Jem Southam clearly knows this place on the river Exe. One of his previous books, The River: Winter explored a larger stretch of the Exe, going up as far as the bridge over troubled water at Bickleigh (yes, local legend still has it that Paul Simon was inspired to write the song after playing a show at the Fisherman’s Cot pub in 1965, even though Art Garfunkel punctured this myth back in 2003) whilst in his photographs of The Painter’s Pool he immersed himself in Stoke Woods, a hair’s breadth from the confluence of the Exe and the Culm. None of these photographs, however, fall into the well-worn trap wherein a single repeated source becomes a vehicle for exploring light, tone and ever-changing mood. They do this too, of course, yet for Southam the very essence of the place seems to be the subject as much as anything else conjured by the processes of photography itself. In these Four Winters photographs that place is very specific, with all of the pictures being made at dusk or dawn at just a few points along the river near the village of Brampford Speke. The first winter is photographed at a bend near Burrow Lane, whilst the subsequent three shift downstream to the fields below St Peter’s church before finally focusing on the flooded pond where Southam captures the river in spate reclaiming part of its passage from more than a century past. In the summer months Swallows will nest in the rich red banks and swoop across the river catching flies, but in Southam’s winters these banks are invisible below the waters and the swallows replaced by geese, ducks and swans. The brightness of summer too is replaced by the delicious cloak of winter, and many of the photographs are suffused with the softest light imaginable, like landscape viewed through what author Malcolm Saville would have described as being that gentle rain peculiar and particular to the West Country. They are painterly pictures, glowing with the illusory spectral resonance of Constable sketches. Much remains hidden. Human presence is suggested only by the lights of the cottage near Lake Bridge, glowing like a beacon of warmth in the winter’s morning or evening chill. Mostly though the human hand is shrouded, acknowledged only through contemplation and consideration: Southam’s presence behind the lens, making decisions about what we see and what we do not, feels essentially invisible, whilst the knowledge of the changes in the river’s course come only through immersion in aged maps and the gathering of ultimately useless trivia, like the shoes and plastic toys left discarded in the layers of mud and enmeshed twigs after the floods subside.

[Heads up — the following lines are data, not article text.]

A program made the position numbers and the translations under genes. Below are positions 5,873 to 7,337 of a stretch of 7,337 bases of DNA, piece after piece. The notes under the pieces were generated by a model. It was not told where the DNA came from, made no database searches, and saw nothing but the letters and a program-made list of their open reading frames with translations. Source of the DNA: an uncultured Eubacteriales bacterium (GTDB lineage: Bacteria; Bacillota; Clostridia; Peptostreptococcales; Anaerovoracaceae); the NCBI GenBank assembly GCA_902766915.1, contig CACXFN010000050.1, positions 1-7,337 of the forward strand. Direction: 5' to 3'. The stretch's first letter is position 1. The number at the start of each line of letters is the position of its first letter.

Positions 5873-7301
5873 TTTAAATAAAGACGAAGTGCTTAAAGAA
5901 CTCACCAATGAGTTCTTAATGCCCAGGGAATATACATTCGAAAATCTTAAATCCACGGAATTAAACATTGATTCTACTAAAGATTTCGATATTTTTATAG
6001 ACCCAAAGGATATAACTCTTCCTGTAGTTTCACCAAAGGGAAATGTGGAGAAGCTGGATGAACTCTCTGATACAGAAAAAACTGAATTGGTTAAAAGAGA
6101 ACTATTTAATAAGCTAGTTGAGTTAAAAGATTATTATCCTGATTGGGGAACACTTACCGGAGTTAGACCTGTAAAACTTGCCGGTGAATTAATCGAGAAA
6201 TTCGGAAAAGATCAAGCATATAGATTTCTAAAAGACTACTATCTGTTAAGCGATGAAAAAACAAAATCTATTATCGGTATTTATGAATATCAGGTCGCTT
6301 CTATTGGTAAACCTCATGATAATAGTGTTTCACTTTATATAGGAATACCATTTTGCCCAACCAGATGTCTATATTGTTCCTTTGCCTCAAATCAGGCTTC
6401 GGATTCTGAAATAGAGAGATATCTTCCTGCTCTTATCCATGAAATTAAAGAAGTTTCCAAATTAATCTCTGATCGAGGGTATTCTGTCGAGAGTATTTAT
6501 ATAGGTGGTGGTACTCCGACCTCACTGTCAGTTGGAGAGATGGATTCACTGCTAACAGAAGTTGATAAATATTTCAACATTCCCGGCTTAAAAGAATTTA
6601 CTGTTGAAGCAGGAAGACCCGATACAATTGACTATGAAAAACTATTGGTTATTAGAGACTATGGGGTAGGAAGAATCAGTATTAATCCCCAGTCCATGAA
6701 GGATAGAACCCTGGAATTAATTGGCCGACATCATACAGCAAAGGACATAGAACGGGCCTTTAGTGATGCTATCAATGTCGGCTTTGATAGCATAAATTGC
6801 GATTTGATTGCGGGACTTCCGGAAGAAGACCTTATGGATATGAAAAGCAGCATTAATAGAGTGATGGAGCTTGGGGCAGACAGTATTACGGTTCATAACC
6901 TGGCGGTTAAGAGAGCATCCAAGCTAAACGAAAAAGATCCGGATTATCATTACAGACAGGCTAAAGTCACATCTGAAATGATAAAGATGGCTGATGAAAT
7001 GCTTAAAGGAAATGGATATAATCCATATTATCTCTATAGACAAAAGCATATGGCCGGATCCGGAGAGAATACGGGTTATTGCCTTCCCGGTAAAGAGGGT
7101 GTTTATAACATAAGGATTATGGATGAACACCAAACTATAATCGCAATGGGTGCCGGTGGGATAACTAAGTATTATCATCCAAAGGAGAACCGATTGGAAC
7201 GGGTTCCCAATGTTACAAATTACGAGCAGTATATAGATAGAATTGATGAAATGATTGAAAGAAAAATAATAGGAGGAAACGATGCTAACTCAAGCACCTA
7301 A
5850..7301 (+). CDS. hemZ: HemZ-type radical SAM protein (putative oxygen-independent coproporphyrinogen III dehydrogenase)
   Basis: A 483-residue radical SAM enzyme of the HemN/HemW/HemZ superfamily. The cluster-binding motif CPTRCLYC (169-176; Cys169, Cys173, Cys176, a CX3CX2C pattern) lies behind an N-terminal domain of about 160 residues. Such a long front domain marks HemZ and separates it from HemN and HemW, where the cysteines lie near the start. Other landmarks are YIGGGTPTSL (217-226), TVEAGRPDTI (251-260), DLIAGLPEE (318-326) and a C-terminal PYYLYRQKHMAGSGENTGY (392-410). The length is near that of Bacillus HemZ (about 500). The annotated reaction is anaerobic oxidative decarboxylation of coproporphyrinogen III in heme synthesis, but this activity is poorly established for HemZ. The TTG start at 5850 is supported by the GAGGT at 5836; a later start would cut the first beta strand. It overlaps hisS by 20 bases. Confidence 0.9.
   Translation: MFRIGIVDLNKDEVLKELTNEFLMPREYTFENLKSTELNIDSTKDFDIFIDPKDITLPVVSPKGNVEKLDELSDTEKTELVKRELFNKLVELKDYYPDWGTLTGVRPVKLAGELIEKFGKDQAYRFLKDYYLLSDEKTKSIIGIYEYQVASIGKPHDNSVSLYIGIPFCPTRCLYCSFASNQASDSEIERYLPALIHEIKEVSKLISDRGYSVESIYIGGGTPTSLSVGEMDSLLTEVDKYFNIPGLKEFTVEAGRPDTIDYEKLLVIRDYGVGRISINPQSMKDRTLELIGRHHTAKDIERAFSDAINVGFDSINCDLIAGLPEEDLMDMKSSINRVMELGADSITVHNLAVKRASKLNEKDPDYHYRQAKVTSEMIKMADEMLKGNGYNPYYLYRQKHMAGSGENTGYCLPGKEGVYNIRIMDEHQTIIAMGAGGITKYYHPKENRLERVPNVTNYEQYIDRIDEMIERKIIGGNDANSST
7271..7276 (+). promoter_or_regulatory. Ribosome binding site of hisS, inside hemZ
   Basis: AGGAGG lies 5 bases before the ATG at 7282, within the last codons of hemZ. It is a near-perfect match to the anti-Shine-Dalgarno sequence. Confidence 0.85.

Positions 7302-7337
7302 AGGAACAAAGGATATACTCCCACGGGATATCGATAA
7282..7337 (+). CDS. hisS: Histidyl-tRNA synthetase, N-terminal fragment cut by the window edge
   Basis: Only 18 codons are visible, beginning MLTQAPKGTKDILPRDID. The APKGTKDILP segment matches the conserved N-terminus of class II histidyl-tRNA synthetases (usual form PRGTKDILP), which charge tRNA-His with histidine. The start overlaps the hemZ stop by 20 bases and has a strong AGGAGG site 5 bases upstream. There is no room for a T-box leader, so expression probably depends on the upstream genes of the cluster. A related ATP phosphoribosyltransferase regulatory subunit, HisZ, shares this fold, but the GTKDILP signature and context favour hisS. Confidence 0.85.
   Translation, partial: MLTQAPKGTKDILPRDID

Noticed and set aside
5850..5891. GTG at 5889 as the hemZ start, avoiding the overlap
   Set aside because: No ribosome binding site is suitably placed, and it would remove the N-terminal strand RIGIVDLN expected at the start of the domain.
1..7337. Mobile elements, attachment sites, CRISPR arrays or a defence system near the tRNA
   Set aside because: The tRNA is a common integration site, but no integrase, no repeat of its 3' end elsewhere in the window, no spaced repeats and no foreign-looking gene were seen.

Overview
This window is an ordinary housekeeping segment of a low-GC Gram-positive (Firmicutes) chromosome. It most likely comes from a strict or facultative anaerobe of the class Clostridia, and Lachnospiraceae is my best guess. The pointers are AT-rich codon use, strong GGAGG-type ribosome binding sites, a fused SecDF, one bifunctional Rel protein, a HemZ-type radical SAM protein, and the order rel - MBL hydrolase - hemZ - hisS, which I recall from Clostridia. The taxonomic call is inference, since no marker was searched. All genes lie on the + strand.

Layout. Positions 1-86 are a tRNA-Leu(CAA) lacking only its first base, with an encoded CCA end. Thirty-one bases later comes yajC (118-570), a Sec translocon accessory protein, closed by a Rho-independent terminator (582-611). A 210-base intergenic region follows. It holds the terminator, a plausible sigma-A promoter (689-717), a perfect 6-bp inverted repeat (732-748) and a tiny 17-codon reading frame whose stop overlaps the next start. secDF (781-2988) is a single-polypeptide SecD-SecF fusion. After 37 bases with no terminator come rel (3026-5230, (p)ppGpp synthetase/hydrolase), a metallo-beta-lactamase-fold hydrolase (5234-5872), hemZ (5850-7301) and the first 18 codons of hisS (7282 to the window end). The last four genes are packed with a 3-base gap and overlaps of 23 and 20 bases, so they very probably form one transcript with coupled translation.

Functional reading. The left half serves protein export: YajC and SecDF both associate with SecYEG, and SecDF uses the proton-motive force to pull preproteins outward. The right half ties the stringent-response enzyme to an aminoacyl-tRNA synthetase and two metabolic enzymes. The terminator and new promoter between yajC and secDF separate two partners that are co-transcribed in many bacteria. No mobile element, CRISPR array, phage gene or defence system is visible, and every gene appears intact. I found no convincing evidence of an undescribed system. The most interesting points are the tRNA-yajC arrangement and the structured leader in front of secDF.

These photographs then, capturing as they do the passage of their titular four winters, are rich in meditative reflection and elegantly capture both the impermanence of life and the eternal cycle that nature perpetuates. The recurrence of swans in this place and in these photographs is emblematic of this cultural mythology of death and renewal, as though the migrating geese have brought ancient Scandinavian lore to this corner of a Devon waterway. As Southam himself notes in the short text that accompanies the photographs, according to such mythology, the swans carry ‘the souls of the dead across into the afterlife’ and are ‘depicted drawing the chariot carrying the sun across the sky, which after sunset descends into the underworld, reappearing in the morning to renew the daily cycle.’ In so doing, perhaps, they invest this place with a simultaneously earthly and otherworldly energy that Southam in turn transmutes into visual form. He crafts it from the light and the shadow and allows the actors on the stage to dance their beautiful ballet. Birds fly. The whispers of ghosts settle on bare branches and the touch of what God we harbour inside pours salve on our wounds. Magic in here.
‘Four Winters’ is out now, published by Stanley/Barker.
This piece was previously published by the International Times.